What Are the Best Beaches in Baja California Norte?
If you believe life's a beach, you'll want to drive to Baja California Norte as soon as possible. Mexico's northwestern region accommodates all kinds of beachgoers. Whether you like relatively quiet expanses of sand or bustling seaside resorts, you'll find an ideal spot there.
These five beaches are among the finest in Baja California Norte -- or anywhere else, for that matter.
It's a must-see for movie buffs. A number of films were shot in and around Rosarito, including "Titanic," "Pearl Harbor" and the James Bond flick "Tomorrow Never Dies."
What's more, stars from Hollywood's golden age, including Frank Sinatra and Marilyn Monroe, frequented the Rosarito Beach Hotel. This hotel still offers extraordinary views, and it's surprisingly affordable. You can also find great deals at other elegant hotels here.
Today, this area is known for its nightclubs, art galleries and extensive crafts marketplace. The international restaurants and craft beers are likewise strong draws. You can take surfing lessons, too. And this town is just 20 miles south of San Diego along Interstate 5 or Interstate 805.
2. Estero Beach
A trip to Estero Beach, the most popular beach in the city of Ensenada, can be a soothing experience. You can commune with nature by viewing playful dolphins, sea lions and seals, or kayak to your heart's content.
If you'd like to venture away from the beach for a few hours, you'll find picturesque wineries in nearby Valle de Guadalupe. There's also the famous La Bufadora, a marine geyser that erupts constantly.
With its private beach, sushi bar, spa and cultural museum, the Estero Beach Hotel & Resort is a destination in itself. But many other fine and economical hotels are located within six miles, and gaming lovers will be particularly interested in the San Nicolas Hotel and Casino.
To get to Estero Beach, start at the border between San Diego and Tijuana, and travel south for about two hours; you'll pass Rosarito on the way.
3. The Beaches of San Quintin
Almost three hours south of Estero Beach via Highway 1 is another beachy paradise: San Quintin. It's an agricultural powerhouse that produces huge quantities of berries and tomatoes. It's fun to visit the local orchards, abalone farms and oyster farms.
You needn't go to an oyster farm to see oysters, though. If the tide is low, you'll probably see these mollusks all over the sand.
Among the beaches that San Quintin Bay bestows are Playa Pabellón and Playa Santa María, which extend for 10 miles. At Pabellón, you can camp on the beach. Just be sure to get directions to the beach ahead of time as many roads in the area are dead ends.
Along the Pacific coast, sand dunes stretch as far as the eye can see, and you can race up and down them in an off-road vehicle.
What's more, you can blissfully lose yourself amid the towering pines of Sierra San Pedro Mártir National Park. And you may find yourself unable to stay away from the town's many seafood and taco stands.
The community's hotels are plentiful and high in quality. Standouts include the Old Mill Hotel, which was once a wheat mill, and the Hotel Jardines Baja, which envelops guests in lush tropical gardens.
4. South Beach
San Felipe borders the Sea of Cortez on Baja California's eastern coast. It was founded in 1916 as a shrimping community. It remains a shrimping community, though tourism is now a major part of its economy.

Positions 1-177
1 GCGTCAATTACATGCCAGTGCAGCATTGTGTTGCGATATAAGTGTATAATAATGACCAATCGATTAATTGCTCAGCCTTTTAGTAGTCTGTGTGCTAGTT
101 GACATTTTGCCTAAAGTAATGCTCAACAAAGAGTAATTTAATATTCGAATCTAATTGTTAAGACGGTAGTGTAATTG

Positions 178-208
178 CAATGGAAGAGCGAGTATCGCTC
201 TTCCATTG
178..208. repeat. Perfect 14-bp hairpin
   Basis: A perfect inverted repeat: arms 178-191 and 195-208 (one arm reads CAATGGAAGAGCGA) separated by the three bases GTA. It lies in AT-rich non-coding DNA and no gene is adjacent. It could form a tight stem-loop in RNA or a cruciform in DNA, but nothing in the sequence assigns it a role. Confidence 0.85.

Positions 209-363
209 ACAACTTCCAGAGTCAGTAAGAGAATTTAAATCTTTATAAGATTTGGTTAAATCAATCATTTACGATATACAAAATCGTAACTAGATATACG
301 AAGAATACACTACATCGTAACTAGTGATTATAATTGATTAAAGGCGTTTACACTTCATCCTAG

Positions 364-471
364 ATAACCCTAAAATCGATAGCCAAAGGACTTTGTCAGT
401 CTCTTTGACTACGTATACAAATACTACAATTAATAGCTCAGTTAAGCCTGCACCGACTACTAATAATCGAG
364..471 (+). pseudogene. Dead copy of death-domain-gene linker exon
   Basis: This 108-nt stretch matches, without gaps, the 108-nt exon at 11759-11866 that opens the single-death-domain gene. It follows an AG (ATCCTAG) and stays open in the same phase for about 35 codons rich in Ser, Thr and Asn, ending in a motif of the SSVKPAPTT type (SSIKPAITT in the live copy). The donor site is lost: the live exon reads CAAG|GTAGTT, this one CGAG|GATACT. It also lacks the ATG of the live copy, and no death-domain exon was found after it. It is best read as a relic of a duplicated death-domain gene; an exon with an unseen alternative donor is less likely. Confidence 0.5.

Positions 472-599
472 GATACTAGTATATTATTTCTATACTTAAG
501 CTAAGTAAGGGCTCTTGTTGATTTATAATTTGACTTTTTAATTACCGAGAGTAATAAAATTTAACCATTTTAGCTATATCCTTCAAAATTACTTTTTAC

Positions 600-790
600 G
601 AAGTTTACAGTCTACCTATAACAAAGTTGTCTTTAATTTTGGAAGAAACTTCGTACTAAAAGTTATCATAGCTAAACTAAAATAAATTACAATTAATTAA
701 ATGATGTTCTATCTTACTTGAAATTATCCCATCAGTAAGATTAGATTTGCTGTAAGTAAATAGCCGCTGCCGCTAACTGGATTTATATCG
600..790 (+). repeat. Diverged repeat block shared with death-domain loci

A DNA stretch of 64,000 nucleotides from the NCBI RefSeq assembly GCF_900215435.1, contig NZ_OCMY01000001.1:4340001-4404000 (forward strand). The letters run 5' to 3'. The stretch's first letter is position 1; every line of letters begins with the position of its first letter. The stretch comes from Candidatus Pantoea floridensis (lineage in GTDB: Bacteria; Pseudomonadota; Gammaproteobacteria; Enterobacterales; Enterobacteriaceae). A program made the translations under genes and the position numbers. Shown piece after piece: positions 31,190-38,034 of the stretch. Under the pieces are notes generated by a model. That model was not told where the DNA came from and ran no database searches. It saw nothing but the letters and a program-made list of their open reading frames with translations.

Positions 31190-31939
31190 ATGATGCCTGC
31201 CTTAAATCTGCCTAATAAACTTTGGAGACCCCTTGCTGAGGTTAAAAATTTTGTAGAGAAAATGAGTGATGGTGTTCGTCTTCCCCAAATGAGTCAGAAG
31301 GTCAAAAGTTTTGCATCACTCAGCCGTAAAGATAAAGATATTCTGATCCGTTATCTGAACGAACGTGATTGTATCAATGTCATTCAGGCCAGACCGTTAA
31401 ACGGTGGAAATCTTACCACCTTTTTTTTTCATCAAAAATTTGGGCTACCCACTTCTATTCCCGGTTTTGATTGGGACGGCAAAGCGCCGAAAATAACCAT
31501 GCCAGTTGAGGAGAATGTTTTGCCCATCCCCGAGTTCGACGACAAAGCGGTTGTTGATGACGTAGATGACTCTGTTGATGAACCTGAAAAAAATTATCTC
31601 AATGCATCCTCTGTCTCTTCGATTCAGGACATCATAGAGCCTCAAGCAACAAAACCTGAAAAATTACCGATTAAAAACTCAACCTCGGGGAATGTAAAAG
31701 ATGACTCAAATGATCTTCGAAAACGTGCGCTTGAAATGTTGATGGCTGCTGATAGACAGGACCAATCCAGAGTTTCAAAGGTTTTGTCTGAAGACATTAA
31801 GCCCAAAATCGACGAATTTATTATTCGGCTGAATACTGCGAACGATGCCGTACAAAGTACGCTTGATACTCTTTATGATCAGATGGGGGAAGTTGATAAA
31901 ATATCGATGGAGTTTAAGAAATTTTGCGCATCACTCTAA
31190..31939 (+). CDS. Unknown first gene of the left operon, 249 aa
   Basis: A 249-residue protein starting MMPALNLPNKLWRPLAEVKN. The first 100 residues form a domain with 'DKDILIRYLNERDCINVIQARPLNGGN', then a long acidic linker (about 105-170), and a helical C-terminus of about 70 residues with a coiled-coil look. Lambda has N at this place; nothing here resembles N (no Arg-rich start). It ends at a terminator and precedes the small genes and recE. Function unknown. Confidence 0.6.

This town's South Beach has hiking trails, mountains and outstanding fishing conditions, and is home to many adorable pelicans. The sea water is extremely salty, which means you'll really have a bounce in your step as you wade. All in all, South Beach is an unhurried and often uncrowded place to be.
Charming hotels and haciendas abound, and they keep growing in number. Stella del Mar, for one, has oceanfront bungalows and a private beach. You could also camp on the island Roca Consag, a terrific whale-watching spot.
You can get to San Felipe from the Mexicali border by taking Highway 5 for about two hours.
5. Bahia de los Angeles
The name "Bahia de Los Angeles" can refer to a bay that's connected to the Sea of Cortez or to a fishing village on that bay's shores. This village is the remotest place on this list, and the scenery is spectacular. The ocean waters are an enchantingly deep blue>. And the bay holds 16 islands that you can visit.
Of special note are the region's soft-wooded Cirio cacti, or boojum trees. They're native only to the Área Natural Protegida Valle de los Cirios, a nature preserve near the bay. Their height and unusually twisted shapes lend them an ethereal, dreamy quality.
Animal lovers cherish Bahia de Los Angeles. Here, sea lions sun themselves. Whales float by. In the summer, whale sharks (which aren't dangerous) traverse the waters, and a great variety of eye-catching fish roam to and fro.
The most popular activities in this town are water sports: water-skiing, swimming, windsurfing, fishing and kayaking among them.
Out of the ocean, you can hike, mountain bike, or venture into the desert to take in ancient rock paintings and the proud Mission San Francisco de Borja. You could also visit a turtle research station or a historical museum. Plus, you'll never forget an evening of stargazing or a breathtaking sunset at the Bay of the Angels.
From Mexicali, Bahia de los Angeles is more than a seven-hour drive. Head down Highway 5 and then Highway 1.
Once you experience one of these beaches, you might want to explore them all. Who could blame you? With fabulous cuisine, idyllic weather and swaths of unspoiled natural beauty, this region is worthy of many road trips and many bottles of sunblock.